Murphy has increased state pension payments incrementally in recent years, but he’s also continued the longstanding tradition of only partially funding the state’s annual pension contribution as he’s also boosted spending on K-12 education, mass transit, community college tuition assistance and other areas.
According to the NIRS report, Kentucky, when faced with its own severe pension-funding challenges, moved new employees into a hybrid system in 2014. But that change will not “meaningfully impact” the state’s pension-plan payments for decades because of the state’s already huge “legacy costs,” the report said.
“As an alternative strategy, the state might have been better served by incentivizing those near retirement to work a few additional years and to delay benefit payments from a solvency-challenged system, instead of focusing on policies that would take decades to impact plan cash flows,” the report said.
The authors gave credit to Kentucky policymakers for sticking with a plan to boost state pension contributions. But they also noted one of the state’s five funds saw its funded ratio plummet from 23 percent to 13 percent even after the benefit change was enacted.
“The state cannot cut its way out of its funding problems by continuing to reduce retirement benefits for public employees,” the report said.
The changes made in Alaska, Michigan and West Virginia all predate Kentucky’s more recent reforms, and all three opted to move employees from defined-benefit into investment-results-based plans, also known as defined-contribution retirement plans. Yet despite closing its traditional plan in 1997, Michigan is still struggling with a significant unfunded pension liability, the report said.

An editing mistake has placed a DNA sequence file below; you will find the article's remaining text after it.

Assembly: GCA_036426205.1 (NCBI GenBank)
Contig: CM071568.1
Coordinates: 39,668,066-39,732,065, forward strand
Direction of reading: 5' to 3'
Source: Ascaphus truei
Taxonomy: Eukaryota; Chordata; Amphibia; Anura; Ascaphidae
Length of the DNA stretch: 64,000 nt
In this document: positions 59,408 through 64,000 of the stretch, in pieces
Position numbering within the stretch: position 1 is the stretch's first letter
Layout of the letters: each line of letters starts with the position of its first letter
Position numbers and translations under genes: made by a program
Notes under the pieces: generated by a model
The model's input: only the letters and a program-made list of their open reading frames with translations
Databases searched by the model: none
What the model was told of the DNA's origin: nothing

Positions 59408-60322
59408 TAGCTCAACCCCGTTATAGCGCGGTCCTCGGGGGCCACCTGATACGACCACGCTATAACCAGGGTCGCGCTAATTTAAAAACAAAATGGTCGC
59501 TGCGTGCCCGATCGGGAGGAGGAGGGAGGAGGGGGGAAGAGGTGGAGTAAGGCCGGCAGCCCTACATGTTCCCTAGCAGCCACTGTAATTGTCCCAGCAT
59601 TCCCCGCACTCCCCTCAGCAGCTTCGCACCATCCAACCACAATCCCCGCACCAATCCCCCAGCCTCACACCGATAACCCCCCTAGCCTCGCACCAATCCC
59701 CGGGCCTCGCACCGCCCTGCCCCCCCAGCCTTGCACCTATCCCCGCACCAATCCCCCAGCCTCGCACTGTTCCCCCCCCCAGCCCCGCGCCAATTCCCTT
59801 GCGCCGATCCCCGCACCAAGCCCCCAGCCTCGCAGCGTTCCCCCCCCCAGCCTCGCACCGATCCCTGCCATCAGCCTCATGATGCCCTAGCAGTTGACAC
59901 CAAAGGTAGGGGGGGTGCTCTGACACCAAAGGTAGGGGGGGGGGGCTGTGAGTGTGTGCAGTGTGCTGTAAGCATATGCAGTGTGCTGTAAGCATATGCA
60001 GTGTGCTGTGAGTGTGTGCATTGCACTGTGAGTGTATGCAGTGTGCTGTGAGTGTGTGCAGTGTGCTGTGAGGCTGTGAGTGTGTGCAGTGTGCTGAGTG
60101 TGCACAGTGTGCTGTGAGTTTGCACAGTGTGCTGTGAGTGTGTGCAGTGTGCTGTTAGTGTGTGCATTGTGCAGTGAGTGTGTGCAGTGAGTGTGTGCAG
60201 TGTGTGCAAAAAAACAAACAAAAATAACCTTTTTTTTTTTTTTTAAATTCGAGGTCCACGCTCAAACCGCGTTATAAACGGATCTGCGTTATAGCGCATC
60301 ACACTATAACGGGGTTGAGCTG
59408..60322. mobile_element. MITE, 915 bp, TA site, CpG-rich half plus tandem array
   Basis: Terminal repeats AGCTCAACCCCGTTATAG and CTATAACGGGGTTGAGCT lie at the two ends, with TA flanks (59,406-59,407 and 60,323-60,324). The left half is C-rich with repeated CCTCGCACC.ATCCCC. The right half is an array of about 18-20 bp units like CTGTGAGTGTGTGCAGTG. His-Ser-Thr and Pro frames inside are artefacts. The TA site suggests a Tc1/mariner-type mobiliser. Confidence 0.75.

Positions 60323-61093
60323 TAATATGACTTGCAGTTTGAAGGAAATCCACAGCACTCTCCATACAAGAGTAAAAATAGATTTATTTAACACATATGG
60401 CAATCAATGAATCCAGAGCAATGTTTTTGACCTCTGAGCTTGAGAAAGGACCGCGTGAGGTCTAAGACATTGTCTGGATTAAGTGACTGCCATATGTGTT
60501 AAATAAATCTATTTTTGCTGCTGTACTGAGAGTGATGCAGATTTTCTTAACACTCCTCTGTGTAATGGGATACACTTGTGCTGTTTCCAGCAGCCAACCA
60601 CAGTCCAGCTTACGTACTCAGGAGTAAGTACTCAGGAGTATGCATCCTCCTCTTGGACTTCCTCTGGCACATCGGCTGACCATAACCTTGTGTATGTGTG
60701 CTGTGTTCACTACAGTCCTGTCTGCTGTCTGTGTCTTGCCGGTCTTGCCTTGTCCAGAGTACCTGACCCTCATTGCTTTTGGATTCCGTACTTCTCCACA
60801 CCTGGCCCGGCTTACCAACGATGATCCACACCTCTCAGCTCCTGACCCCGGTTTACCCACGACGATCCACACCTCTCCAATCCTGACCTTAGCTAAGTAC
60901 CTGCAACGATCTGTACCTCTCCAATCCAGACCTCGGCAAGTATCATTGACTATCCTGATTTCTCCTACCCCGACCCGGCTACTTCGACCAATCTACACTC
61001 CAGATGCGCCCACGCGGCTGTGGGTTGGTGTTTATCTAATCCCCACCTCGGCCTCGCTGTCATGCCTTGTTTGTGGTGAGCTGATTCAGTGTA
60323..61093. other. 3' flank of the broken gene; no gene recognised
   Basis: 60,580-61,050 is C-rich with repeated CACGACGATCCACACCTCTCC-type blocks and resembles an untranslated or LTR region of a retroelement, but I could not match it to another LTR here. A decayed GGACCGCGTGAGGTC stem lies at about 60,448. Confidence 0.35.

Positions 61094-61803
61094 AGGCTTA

“Meanwhile, the financial security of its public employees is at risk, as the defined contribution plan that replaced the (traditional) pension plan will provide far less income in retirement.”
Alaska closed its defined-benefit pension plans for teachers and other government workers in 2005, and the report’s authors cited evidence that not offering employees a defined-benefit retirement plan has been hurting efforts to recruit workers. They also noted that the state’s rural geography plays a role in thwarting recruitment efforts.
“The lack of a defined benefit pension plan and competitive benefits in general is often directly cited as a major reason why Alaska struggles to recruit teachers, state troopers, and other public employees,” the report said.
Meanwhile, in West Virginia, policymakers decided to reopen the pension plan for teachers in 2005, and it has resulted in funding improvements as new members have joined the plan and begun making contributions that help offset its liabilities, the report said.
“Importantly, West Virginia committed to full funding after reopening the plan,” the report said. “That commitment, combined with the contributions of new members and positive investment returns, have allowed the plan to slash its unfunded liability.”